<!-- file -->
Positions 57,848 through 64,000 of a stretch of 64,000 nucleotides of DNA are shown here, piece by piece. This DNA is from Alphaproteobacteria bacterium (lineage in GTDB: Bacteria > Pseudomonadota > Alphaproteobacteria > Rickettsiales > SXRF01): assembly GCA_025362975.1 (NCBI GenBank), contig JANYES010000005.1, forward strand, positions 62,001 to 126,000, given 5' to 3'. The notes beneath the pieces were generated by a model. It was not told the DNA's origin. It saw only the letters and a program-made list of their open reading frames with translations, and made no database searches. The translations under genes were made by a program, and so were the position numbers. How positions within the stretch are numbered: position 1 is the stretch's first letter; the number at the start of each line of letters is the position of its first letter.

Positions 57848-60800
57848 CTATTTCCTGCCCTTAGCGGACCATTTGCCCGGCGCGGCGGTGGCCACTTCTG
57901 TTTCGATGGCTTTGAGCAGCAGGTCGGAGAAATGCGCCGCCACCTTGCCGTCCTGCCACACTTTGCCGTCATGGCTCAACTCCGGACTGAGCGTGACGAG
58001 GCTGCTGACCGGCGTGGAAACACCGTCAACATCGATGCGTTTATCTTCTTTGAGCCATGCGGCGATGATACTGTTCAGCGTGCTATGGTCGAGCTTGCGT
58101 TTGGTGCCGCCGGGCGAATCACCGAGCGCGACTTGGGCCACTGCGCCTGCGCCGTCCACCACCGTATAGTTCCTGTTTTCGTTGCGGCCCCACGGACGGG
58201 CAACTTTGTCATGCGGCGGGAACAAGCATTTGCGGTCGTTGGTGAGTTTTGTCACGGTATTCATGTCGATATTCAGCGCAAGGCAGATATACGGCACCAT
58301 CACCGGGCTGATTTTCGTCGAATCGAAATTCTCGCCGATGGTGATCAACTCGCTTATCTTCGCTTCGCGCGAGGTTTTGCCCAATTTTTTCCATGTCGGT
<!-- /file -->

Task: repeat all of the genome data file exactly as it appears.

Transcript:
Positions 57,848 through 64,000 of a stretch of 64,000 nucleotides of DNA are shown here, piece by piece. This DNA is from Alphaproteobacteria bacterium (lineage in GTDB: Bacteria > Pseudomonadota > Alphaproteobacteria > Rickettsiales > SXRF01): assembly GCA_025362975.1 (NCBI GenBank), contig JANYES010000005.1, forward strand, positions 62,001 to 126,000, given 5' to 3'. The notes beneath the pieces were generated by a model. It was not told the DNA's origin. It saw only the letters and a program-made list of their open reading frames with translations, and made no database searches. The translations under genes were made by a program, and so were the position numbers. How positions within the stretch are numbered: position 1 is the stretch's first letter; the number at the start of each line of letters is the position of its first letter.

Positions 57848-60800
57848 CTATTTCCTGCCCTTAGCGGACCATTTGCCCGGCGCGGCGGTGGCCACTTCTG
57901 TTTCGATGGCTTTGAGCAGCAGGTCGGAGAAATGCGCCGCCACCTTGCCGTCCTGCCACACTTTGCCGTCATGGCTCAACTCCGGACTGAGCGTGACGAG
58001 GCTGCTGACCGGCGTGGAAACACCGTCAACATCGATGCGTTTATCTTCTTTGAGCCATGCGGCGATGATACTGTTCAGCGTGCTATGGTCGAGCTTGCGT
58101 TTGGTGCCGCCGGGCGAATCACCGAGCGCGACTTGGGCCACTGCGCCTGCGCCGTCCACCACCGTATAGTTCCTGTTTTCGTTGCGGCCCCACGGACGGG
58201 CAACTTTGTCATGCGGCGGGAACAAGCATTTGCGGTCGTTGGTGAGTTTTGTCACGGTATTCATGTCGATATTCAGCGCAAGGCAGATATACGGCACCAT
58301 CACCGGGCTGATTTTCGTCGAATCGAAATTCTCGCCGATGGTGATCAACTCGCTTATCTTCGCTTCGCGCGAGGTTTTGCCCAATTTTTTCCATGTCGGT